Facing down the unions

Over the past year, New Jersey governor Chris Christie has become a folk hero by striking back at greedy union demands, lambasting union leaders, and standing up for taxpayers. But this year, Christie is facing some competition, particularly from new governors Scott Walker (R., Wisc.) and John Kasich (R., Ohio).  (Trinko, National Review)



NJ Dems move to oust rogue Supreme Court Justice

Some members of the New Jersey Senate want a rogue state Supreme Court justice removed from the bench.  (The Associated Press)



NJ Senate to vote on toll increase rollback

The New Jersey Senate is ready to vote on a bill to roll back a highway toll increase.  (The Associated Press)



Mayors talk about shared services

Mayors didn’t learn much about their municipalities’ fate during the upcoming state budget in their annual lobbying day at the State House on Wednesday — but they didn’t seem to mind, given that any surprise is likely to be a negative one.  (Symons, New Jersey Press Media)



Mayors press N.J. lawmakers for ‘tool kit’ reforms to help manage tight budgets

It’s a familiar tune: the call for health benefit, pension and civil service reforms. 

But Wednesday, the cry for change didn’t come from the governor or state legislators — instead, 200 New Jersey mayors descended on the capital to lobby state officials.  (DeMarco, The Star-Ledger)



N.J.’s poorest residents fear Christie budget will cut Medicaid funds

Advocates for New Jersey’s poorest residents are bracing for a tough battle starting next week when Gov. Chris Christie unveils a state budget they fear will include painful cuts in Medicaid funding.  (Renshaw, The Star-Ledger)



Election Law Enforcement Commission files complaint against former Atlantic City Freeholder Sue Schilling, her campaign treasurer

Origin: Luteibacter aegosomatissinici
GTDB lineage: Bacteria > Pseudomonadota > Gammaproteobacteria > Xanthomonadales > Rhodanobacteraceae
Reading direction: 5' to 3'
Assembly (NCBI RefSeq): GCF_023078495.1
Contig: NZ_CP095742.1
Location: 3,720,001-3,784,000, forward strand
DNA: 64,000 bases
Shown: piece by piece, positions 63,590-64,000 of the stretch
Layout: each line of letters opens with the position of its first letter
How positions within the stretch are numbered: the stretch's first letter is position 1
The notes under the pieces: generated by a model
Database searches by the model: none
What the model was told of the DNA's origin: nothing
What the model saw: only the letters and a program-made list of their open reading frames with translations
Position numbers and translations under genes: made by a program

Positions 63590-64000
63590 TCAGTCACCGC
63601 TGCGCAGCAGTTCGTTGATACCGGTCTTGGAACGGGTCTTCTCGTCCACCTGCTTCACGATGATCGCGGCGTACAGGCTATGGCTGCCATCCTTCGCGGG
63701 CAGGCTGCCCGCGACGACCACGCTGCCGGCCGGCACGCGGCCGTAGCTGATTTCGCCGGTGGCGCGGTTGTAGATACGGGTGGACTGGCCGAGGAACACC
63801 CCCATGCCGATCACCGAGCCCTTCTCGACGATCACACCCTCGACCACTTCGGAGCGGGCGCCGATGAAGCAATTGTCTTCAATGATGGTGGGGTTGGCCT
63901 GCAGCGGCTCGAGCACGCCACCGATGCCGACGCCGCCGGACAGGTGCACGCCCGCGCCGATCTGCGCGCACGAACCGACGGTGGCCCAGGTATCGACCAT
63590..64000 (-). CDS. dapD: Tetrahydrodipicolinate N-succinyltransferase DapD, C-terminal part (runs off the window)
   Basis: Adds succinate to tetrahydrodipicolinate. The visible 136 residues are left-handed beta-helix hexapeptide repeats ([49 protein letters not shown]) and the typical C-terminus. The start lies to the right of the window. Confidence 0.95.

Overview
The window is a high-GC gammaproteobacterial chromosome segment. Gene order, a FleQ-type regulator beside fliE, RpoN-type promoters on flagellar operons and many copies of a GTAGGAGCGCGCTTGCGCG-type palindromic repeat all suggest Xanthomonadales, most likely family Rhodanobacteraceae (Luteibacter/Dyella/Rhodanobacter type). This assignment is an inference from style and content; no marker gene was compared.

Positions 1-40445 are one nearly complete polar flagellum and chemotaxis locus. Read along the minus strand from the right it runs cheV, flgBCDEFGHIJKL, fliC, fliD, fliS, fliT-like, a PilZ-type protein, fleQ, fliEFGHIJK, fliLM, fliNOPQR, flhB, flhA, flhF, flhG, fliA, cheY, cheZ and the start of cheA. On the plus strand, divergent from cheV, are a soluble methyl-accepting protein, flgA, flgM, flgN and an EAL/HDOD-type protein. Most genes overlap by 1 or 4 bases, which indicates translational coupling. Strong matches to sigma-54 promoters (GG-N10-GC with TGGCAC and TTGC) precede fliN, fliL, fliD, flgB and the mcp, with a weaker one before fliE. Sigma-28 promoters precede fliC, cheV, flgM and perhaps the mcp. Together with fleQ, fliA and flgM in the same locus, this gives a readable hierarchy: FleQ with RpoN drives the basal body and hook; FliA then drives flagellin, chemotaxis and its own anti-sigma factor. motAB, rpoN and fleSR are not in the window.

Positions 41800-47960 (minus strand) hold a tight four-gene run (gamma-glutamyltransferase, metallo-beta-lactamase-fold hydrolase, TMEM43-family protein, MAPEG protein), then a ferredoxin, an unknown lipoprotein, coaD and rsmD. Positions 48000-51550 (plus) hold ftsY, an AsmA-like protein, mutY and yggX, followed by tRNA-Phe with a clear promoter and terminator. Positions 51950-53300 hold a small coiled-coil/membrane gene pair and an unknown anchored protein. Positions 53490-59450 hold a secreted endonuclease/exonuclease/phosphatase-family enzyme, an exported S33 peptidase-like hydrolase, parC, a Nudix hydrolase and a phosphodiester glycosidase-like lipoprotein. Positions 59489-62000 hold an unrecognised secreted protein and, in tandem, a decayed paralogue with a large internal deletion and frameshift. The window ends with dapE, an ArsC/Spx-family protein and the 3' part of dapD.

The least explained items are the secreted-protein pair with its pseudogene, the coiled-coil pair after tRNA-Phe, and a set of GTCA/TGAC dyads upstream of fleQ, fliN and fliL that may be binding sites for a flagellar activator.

The New Jersey Election Law Enforcement Commission has filed a complaint against former Atlantic County Freeholder Sue Schilling and her campaign treasurer John Murray for lateness in reporting large contributions and expenditures in the 2007 freeholder race – a race that Schilling eventually decided not to run anyway.  (Lemongello, Press of Atlantic City)



Sports authority may run tracks for another year

Deals to privatize horse racing at Monmouth Park and the Meadowlands Racetrack could lead to a role for the New Jersey Sports and Exposition Authority in helping operate the tracks during a transition period.  (Jordan, Gannett)



Airports eye boost in fees for projects

The Port Authority of New York and New Jersey is looking toward higher passenger fees—permitted in an Obama administration proposal—to pay for airport projects.  (Grossman, The Wall Street Journal)



From the Back Room



GOP sources confirm public 2nd District Polistina/Amodeo/Brown ticket

Sources close to the Atlantic County GOP confirm Harry Hurley’s radio report that Chris Brown of Ventnor has the support required to be the second party nominee for the Assembly in the 2nd District now that Freeholder Frank Formica has ended his own feel-out phase and backs Brown.  (Staff, PoliticierNJ)






Round 2 of Hawthorne political fight coming up

Jeffrey Gardner’s shoebox-size law office in Hawthorne’s downtown suits his budget. After all, he opened his practice only a month ago.  (Stile, The Record)



A funny thing happened on the way to the forum

Students of politics often term the New Jersey governor “an American Caesar” because of the immense powers granted to the head of the executive branch in our 1947 constitution.

Yet the governor in question never seems to get up the nerve to cross the Rubicon.  (Mulshine, The Star-Ledger)



And while we’re on the subject of bad education writing…

… I didn’t have to get any further than the headline of this NJEA article: “An unproven step in the wrong direction.”  (Mulshine, The Star-Ledger)



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Morning News Digest: February 17, 2011